They may charge less, but they were undermining those who followed the rules and we were advised not to aid and abet them. The city of Lima is so spread out, that cabs are essential to get around. We had decided to go the Archeological/Anthropological Museum in an area called 'Pueblo Libre'. She offered to wait for us after our museum visit, since there were few cabs around and we were vulnerable without transportation. Not knowing any better, we elected to have her devote her day to us.
The museum was old, with displays that have probably not changed for fifty years. We chose a guide to direct us, which was helpful, because the museum covered the entire history of Peru, from paleolithic to Spanish conquest. I learned that as in Ecuador, there were many pre-columbian indigenous groups, and a wealth of cultures and art throughout Peruvian history. The Incas came along in the last couple hundred years before the Spaniards, and although the Inca Empire was magnificent, there were many impressive cultures that came before them. I realized that there was much to see in Peru, and that our visit this time would just scratch the surface. Our focus would be the Incas in Machu Picchu and Cusco for the next few days, and I will have to return to direct my energies to so much more to see and do in the country during a future visit. I was amazed and overwhelmed and excited with what we saw. I had not expected such a wealth of artifacts and cultures and history.
Mochica Ceramic Head
Last Supper with Cuy
Last Supper with Cuy
The Larco Museum was nearby. It is a private museum, built on an ancient 'huaca' acessible by the original ramp, with a much more sophisticated presentation, and an amazing collection of mostly ceramics from the major civilizations throughout Peru's history. The Mochica ceramics were most impressive, but I learned about the Wari and the Tiwanakus and the Chimu and the Nazca and dozens of other cultures that predated the Incas. The Incas borrowed from those who came before them and improved on what they learned from their predecessors. Exposure to the prior cultures certainly gave me some context and understanding of who the Inca were and how they evolved into the empire-builders they became.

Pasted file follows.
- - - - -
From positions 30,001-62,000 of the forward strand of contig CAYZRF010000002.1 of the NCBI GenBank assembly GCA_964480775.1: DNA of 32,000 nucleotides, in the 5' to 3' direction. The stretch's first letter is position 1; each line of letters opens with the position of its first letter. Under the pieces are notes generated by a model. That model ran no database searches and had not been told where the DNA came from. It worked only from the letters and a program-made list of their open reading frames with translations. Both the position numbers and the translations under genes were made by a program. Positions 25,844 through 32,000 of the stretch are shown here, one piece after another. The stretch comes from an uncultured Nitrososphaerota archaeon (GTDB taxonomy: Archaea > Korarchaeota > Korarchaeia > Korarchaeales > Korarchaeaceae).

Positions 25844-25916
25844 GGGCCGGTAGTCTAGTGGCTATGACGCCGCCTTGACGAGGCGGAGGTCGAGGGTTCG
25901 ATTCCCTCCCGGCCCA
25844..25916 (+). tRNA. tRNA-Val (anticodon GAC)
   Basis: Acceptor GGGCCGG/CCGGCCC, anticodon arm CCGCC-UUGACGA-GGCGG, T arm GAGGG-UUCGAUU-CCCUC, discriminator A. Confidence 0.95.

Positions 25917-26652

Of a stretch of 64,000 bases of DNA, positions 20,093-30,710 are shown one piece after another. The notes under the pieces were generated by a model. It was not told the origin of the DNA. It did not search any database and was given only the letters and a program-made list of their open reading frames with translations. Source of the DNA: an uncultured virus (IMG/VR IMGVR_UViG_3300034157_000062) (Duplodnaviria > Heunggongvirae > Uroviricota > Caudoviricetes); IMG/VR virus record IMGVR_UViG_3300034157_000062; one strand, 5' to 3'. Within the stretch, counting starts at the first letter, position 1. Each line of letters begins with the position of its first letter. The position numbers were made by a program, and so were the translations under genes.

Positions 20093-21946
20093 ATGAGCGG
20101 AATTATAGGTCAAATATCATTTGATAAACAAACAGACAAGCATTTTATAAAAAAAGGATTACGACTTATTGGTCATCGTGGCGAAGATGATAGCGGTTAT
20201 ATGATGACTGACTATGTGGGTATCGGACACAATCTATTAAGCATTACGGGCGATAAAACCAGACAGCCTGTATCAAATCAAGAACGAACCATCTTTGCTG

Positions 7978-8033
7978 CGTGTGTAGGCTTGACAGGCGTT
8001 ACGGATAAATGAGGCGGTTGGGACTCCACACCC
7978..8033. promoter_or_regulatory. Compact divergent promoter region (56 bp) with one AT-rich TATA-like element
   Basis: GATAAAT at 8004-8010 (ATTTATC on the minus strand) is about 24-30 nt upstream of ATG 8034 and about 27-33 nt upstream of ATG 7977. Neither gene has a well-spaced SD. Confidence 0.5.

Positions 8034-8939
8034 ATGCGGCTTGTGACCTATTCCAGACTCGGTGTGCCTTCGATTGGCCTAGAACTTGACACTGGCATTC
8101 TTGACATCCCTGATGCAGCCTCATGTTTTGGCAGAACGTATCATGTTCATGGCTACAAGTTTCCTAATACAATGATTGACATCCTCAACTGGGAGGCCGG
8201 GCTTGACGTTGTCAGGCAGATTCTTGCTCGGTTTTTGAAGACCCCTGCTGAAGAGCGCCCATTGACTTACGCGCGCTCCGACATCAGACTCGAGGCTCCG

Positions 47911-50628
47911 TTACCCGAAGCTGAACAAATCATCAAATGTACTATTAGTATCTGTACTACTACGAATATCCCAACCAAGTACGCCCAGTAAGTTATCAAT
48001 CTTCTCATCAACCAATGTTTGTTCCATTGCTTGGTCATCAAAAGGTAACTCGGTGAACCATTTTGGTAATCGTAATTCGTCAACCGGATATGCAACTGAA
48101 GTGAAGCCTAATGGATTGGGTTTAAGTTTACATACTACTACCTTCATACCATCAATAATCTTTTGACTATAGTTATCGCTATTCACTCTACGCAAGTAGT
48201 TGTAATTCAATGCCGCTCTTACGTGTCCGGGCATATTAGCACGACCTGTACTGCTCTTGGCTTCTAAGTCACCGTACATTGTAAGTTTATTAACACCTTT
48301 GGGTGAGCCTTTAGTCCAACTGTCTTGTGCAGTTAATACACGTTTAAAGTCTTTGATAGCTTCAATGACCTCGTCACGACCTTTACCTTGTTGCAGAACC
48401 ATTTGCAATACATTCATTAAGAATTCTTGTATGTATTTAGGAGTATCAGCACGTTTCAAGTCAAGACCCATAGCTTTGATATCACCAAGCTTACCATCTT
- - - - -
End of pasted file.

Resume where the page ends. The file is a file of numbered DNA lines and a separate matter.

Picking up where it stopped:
Larco Storerooms with Thousands of Artifacts
I could have spent more hours in the museums, but my companions were 'museumed out'.
Although they would have been perfectly content to return to the hotel (especially since we had woken up before 4 AM to catch our plane and had been up over 12 hours already!), I insisted we visit the historical centre. Our energetic taxi driver fought the considerable traffic to get to Plaza San Martin, where we alighted as day turned to night (there was no sun and no sunset, but grey turned to darker grey and lights went on to indicate nightfall) and we strolled down a pedestrian walkway to the Plaza Mayor, which was the main square of the original city.
Pizarro had chosen to build the capital of his new conquest in Lima, which he designed to be grander and more imposing than Cusco or Quito. Everything about Lima is bigger than Quito. The main plaza is four times bigger than the Plaza Grande in Quito, the cathedral, the government palace, the surrounding structures are all of a grander scale. The city had been destroyed and rebuilt in the 17th and 18th century after experiencing devastating earthquakes, so the only original structure in the main square is the central fountain. We arrived at the Plaza de Armas after dark, so we could not enter the buildings. 'Tanta', a restaurant nearby, had been recommended for its Peruvian specialties, so I tried 'ahi de gallina' with a traditional sauce, and pumpkin soup, and ordered far to much to eat in one meal, but everything in the menu looked so interesting and quite different from anything I had tried in Ecuador, and therefore exotic and irresistible.